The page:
You could always use a reward system instead .. if she makes it through the first part of the meal, she can get down to go play quietly ...

Hope that helps :)

2 moms found this helpful


answers from Washington DC on

call me crazy, but i think tying your kid up to make her eat is setting yourself up for lifelong problems.
how about telling her she must sit to eat, and when she's done she must excuse herself courteously and get down?
and no more eating when she does so.
forcing kids to sit quietly during what seems an interminable adult meal isn't really helpful on any level.
she's only 4.

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answers from Washington DC on

Rather than strap her in, teach her manners. Tell her she needs to sit and eat and then she can ask to be excused. Call her to the table when her plate is ready. It is not a matter of sitting at the table, but STAYING at the table, which is manners over ability. Explain simply that this is dinner time, she needs to eat, and if she disturbs people or keeps getting up, then she's done and no snacks on the go or dessert later. Consider it practice for dining outside of your home.

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answers from Washington DC on

You tie her into a chair to eat? Really? That's a bad idea on so many levels.

Put her food in front of her and let her eat. When she gets up, dinner is over. Tell her that in advance, and assuming you have stuck to your word since she was smaller she will listen. If you go back and forth then this will mean nothing. She will only be hungry one or two times before she learns meal time is meal time and not play time.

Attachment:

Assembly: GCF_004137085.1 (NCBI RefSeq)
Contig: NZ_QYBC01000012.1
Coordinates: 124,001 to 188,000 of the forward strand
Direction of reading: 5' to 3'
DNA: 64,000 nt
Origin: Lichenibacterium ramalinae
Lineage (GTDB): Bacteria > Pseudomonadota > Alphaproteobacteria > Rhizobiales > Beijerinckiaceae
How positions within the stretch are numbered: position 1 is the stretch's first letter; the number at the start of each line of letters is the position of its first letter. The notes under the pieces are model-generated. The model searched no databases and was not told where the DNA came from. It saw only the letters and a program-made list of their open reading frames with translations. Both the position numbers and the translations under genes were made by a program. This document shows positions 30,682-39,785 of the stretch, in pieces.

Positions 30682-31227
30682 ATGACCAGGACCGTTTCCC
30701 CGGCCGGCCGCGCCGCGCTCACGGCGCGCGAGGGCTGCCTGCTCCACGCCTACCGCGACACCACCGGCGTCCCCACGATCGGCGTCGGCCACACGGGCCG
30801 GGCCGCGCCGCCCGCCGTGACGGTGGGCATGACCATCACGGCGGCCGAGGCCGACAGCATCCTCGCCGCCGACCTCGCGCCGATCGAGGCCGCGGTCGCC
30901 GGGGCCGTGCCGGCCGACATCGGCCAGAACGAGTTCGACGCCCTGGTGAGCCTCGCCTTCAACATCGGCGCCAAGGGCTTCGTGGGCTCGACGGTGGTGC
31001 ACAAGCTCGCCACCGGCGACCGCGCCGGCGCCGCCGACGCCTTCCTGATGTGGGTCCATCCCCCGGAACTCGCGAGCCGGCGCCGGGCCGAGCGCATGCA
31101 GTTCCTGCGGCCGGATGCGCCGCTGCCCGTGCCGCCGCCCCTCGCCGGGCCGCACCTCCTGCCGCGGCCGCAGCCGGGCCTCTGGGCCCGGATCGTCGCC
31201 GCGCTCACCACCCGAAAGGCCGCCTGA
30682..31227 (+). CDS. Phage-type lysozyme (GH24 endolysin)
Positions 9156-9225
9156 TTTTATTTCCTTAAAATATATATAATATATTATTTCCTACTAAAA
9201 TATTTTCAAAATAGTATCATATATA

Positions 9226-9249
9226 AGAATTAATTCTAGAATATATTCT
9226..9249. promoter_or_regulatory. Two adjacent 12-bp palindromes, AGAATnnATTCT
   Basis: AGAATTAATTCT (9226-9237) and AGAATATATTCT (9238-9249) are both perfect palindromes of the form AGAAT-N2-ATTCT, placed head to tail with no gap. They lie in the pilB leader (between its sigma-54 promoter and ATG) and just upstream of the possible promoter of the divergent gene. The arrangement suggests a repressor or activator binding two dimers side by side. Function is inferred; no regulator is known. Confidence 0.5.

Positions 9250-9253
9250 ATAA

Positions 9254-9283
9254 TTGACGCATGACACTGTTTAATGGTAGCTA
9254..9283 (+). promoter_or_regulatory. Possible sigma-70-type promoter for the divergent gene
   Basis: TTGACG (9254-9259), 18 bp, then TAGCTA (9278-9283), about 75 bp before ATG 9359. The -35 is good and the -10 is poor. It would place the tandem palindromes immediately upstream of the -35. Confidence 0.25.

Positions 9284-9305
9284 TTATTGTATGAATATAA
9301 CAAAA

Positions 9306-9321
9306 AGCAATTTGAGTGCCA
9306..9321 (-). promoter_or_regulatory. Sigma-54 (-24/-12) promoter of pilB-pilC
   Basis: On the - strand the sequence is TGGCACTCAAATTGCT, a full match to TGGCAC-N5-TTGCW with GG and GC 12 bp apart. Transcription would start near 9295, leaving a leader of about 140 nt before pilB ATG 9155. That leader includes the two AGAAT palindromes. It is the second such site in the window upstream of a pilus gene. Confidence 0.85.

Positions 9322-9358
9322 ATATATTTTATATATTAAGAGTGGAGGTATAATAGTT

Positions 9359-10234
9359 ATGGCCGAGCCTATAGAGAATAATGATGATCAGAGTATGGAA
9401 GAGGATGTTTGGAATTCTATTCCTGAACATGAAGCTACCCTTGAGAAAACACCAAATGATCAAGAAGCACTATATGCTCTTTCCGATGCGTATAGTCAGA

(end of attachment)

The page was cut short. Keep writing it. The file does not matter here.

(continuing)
Or if she isn't sitting maybe she isn't hungry. Don't make her eat if she isn't hungry - or cut out snacks.

Just please don't tie her down for one more meal, or anything at all.

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answers from St. Louis on

Turn everything off in the house, the TVs, the lights, everything, and they sit until they are done eating. Only then can they do anything else.

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answers from Las Vegas on

does she sit still for any length of time and then undo it? asking because too often, adults try and make kids act like adults... meaning.... they want them to sit at a table for time longer than should be expected of a young person. Example. I saw a woman wanting her 3 year old to sit still for an hour.. that is just too long, if you know your daughter has a 15 minute or 20 minute time limit, then I think you should go with that... when my son was little and hungry (which is when he was placed in his highchair) that's when we put him in it.. otherwise, never before.. kids that young don't understand things like.. the adults want to talk for awhile before and while they eat.. or the wait/tress will bring the food in a little while.. all kids know is purpose.. I have hungry. I need to eat, when I am done.. I need to get on with things..